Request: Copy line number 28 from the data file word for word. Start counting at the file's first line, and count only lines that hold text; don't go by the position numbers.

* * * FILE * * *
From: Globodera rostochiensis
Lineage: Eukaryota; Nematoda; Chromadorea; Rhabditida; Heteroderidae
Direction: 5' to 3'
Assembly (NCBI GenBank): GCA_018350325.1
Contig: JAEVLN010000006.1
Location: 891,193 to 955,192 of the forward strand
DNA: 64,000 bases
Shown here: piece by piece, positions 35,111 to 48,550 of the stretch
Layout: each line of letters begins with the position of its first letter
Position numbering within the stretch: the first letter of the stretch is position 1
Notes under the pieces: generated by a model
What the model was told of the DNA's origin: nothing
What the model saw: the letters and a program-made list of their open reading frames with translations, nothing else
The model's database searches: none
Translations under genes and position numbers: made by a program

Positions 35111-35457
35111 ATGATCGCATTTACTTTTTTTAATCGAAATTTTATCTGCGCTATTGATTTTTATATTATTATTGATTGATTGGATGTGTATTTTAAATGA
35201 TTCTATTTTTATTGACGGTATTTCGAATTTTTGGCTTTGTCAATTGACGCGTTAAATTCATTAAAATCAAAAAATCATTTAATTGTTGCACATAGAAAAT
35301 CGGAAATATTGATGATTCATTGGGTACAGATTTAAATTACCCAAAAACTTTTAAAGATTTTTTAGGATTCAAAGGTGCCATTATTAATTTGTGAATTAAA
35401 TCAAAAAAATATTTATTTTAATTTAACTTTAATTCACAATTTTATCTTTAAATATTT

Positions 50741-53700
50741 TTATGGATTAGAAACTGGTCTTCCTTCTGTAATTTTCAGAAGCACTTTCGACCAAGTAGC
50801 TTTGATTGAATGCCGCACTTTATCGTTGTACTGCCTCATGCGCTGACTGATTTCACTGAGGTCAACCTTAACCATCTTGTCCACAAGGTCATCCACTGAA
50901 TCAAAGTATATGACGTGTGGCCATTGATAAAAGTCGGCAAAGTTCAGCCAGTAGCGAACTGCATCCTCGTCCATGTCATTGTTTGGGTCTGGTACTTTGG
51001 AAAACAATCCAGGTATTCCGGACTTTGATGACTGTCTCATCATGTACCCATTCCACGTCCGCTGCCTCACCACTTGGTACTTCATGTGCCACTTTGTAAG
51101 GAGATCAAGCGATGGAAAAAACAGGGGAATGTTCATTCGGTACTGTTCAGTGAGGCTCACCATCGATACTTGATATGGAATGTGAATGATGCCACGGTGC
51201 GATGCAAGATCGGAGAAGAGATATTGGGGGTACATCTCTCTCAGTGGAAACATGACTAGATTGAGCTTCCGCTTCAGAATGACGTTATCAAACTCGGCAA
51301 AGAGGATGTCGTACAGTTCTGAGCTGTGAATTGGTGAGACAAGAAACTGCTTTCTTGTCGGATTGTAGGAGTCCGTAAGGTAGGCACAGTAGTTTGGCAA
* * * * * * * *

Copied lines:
51301 AGAGGATGTCGTACAGTTCTGAGCTGTGAATTGGTGAGACAAGAAACTGCTTTCTTGTCGGATTGTAGGAGTCCGTAAGGTAGGCACAGTAGTTTGGCAA